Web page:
Afrika Bambaataa (born Kevin Donovan on April 17, 1957) is a DJ and community leader from the South Bronx, who was instrumental in the early development of hip hop throughout the 1970s.
During Bambaataa's early years, he was a founding member of the Bronxdale Projects-area street gang, The Savage Seven. Due to the explosive growth of the gang, it later became known as the Black Spades, and Bambaataa rose to the position of Division Leader. After a life-changing visit to Africa, he changed his name to Afrika Bambaataa Aasim. Bambaataa was influenced by the depiction of the Zulu warriors attacking British troops at Rorke's Drift in the Michael Caine film Zulu.
After the visit, Bambaataa decided to use his leadership to turn those involved in the gang life into something more positive to the community. This began the development of The Organization, which soon later became known as the Zulu Nation, a group of racially and politically aware rappers, B-boys, graffiti artists and other people involved in hip hop culture that gained fame in the early eighties to mid nineties. By 1977, inspired by DJ Kool Herc, Bambaataa had begun organizing block parties all around the South Bronx, and he was soon renowned as one of the best DJs in the business. In 1980, he produced Soul Sonic Force's landmark single, "Zulu Nation Throwdown". In 2000 Rage Against The Machine covered Afrika's song "Renegades of Funk" for their album Renegades.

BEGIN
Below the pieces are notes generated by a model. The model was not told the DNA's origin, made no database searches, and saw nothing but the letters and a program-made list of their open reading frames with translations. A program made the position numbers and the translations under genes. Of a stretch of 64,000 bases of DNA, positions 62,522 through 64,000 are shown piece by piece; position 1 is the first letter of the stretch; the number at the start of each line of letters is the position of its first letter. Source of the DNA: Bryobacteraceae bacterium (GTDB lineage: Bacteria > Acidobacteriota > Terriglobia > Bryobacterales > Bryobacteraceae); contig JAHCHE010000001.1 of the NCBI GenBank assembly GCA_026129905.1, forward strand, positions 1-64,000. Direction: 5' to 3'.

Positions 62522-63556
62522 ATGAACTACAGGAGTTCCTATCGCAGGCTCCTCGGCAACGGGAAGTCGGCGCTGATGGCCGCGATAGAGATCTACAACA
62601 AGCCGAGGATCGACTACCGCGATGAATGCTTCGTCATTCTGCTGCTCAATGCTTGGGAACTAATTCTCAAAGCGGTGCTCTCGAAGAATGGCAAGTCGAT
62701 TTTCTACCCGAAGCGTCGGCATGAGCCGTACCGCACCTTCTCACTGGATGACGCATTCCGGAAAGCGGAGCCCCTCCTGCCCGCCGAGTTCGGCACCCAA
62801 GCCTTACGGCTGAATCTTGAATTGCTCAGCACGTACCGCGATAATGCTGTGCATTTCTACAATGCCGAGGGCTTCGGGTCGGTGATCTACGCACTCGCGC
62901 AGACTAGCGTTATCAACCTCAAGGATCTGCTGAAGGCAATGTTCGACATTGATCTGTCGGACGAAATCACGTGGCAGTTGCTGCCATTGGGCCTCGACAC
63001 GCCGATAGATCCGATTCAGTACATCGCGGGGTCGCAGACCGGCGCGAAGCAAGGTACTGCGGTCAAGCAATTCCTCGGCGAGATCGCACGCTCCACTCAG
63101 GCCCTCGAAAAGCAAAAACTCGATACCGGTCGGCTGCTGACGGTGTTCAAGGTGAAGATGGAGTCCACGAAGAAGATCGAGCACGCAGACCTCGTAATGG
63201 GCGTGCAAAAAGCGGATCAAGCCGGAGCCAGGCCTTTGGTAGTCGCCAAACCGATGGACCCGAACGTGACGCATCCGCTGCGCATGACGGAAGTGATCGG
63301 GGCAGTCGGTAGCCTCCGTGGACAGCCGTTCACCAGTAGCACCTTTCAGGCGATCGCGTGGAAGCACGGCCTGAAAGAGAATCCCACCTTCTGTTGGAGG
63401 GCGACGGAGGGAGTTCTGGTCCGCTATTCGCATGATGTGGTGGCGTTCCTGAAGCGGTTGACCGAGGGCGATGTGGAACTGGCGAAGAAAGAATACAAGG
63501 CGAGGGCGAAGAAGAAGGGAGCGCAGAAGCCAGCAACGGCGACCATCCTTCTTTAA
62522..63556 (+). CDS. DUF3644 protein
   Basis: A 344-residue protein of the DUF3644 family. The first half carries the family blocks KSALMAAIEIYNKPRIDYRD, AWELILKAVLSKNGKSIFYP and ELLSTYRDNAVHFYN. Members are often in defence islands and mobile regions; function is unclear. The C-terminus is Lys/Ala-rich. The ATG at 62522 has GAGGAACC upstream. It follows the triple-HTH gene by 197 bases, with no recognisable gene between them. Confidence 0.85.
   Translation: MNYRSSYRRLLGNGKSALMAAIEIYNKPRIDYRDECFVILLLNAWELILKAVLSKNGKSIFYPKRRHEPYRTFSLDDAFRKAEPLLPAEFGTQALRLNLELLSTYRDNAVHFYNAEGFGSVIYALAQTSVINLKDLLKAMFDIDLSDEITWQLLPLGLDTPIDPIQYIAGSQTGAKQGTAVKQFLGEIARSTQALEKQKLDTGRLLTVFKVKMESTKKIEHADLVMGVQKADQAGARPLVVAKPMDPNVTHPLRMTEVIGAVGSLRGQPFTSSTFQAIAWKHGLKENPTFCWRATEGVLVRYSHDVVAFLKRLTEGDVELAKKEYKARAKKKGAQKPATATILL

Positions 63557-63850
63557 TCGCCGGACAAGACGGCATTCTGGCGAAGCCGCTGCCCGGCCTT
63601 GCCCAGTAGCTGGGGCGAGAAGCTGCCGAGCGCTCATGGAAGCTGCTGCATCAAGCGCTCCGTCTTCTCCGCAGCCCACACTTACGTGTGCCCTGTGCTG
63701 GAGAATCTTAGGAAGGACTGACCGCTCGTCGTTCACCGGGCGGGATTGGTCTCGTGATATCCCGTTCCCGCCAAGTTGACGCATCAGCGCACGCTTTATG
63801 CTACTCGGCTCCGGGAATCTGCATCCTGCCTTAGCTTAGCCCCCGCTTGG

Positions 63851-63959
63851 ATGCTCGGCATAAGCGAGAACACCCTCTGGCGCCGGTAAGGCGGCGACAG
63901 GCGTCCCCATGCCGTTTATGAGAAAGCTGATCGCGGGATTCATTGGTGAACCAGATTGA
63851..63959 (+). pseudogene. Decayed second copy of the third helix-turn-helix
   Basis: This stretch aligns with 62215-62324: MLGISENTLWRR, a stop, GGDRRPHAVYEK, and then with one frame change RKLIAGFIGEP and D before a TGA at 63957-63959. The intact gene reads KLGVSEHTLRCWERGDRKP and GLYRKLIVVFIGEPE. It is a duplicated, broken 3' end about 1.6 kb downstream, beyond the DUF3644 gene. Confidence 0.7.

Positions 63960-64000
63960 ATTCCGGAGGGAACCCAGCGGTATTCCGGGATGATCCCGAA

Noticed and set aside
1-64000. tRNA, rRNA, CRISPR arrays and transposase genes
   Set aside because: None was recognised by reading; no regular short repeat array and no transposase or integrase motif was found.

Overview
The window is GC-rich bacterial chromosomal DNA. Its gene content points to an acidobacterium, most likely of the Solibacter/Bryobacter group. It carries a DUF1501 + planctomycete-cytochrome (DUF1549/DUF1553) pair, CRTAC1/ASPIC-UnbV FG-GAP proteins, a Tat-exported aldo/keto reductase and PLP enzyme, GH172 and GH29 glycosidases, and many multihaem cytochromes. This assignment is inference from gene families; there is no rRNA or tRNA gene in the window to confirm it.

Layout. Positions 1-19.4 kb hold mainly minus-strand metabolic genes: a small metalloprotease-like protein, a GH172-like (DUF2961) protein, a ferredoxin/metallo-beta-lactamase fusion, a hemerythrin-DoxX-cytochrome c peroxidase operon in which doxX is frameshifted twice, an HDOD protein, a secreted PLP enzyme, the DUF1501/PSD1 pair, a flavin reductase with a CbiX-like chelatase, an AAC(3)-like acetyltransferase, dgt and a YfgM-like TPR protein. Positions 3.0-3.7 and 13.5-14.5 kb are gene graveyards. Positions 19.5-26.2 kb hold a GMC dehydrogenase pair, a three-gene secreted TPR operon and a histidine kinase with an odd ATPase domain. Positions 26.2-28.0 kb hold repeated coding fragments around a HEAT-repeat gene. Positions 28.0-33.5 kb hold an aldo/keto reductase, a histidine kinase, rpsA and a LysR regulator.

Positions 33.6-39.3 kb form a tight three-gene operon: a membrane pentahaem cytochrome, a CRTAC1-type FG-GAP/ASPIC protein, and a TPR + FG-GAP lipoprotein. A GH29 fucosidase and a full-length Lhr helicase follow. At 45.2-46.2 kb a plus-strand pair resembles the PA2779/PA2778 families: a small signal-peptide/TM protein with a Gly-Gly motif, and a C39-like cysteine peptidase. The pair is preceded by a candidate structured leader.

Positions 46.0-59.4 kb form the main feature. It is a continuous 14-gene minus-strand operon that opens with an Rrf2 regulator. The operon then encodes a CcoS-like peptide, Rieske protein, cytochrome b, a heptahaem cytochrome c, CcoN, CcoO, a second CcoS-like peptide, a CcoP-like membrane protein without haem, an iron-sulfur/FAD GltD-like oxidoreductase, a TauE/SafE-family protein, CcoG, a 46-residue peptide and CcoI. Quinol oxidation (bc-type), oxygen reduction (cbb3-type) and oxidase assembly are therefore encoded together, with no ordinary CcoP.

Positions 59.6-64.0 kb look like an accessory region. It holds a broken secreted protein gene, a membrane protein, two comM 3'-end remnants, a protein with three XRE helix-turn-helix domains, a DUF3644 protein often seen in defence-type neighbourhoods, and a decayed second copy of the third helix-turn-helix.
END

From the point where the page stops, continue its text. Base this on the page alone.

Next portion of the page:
In 1982, Bambaataa organized the very first European hip hop tour. Along with himself were rapper and graffiti artist Rammellzee, Zulu Nation DJ Grand Mixer DXT (formerly Grand Mixer D.St), B-boy and B-girl crews the Rock Steady Crew, and the Double Dutch Girls, as well as legendary graffiti artists Fab 5 Freddy, Phase 2, Futura 2000, and Dondi.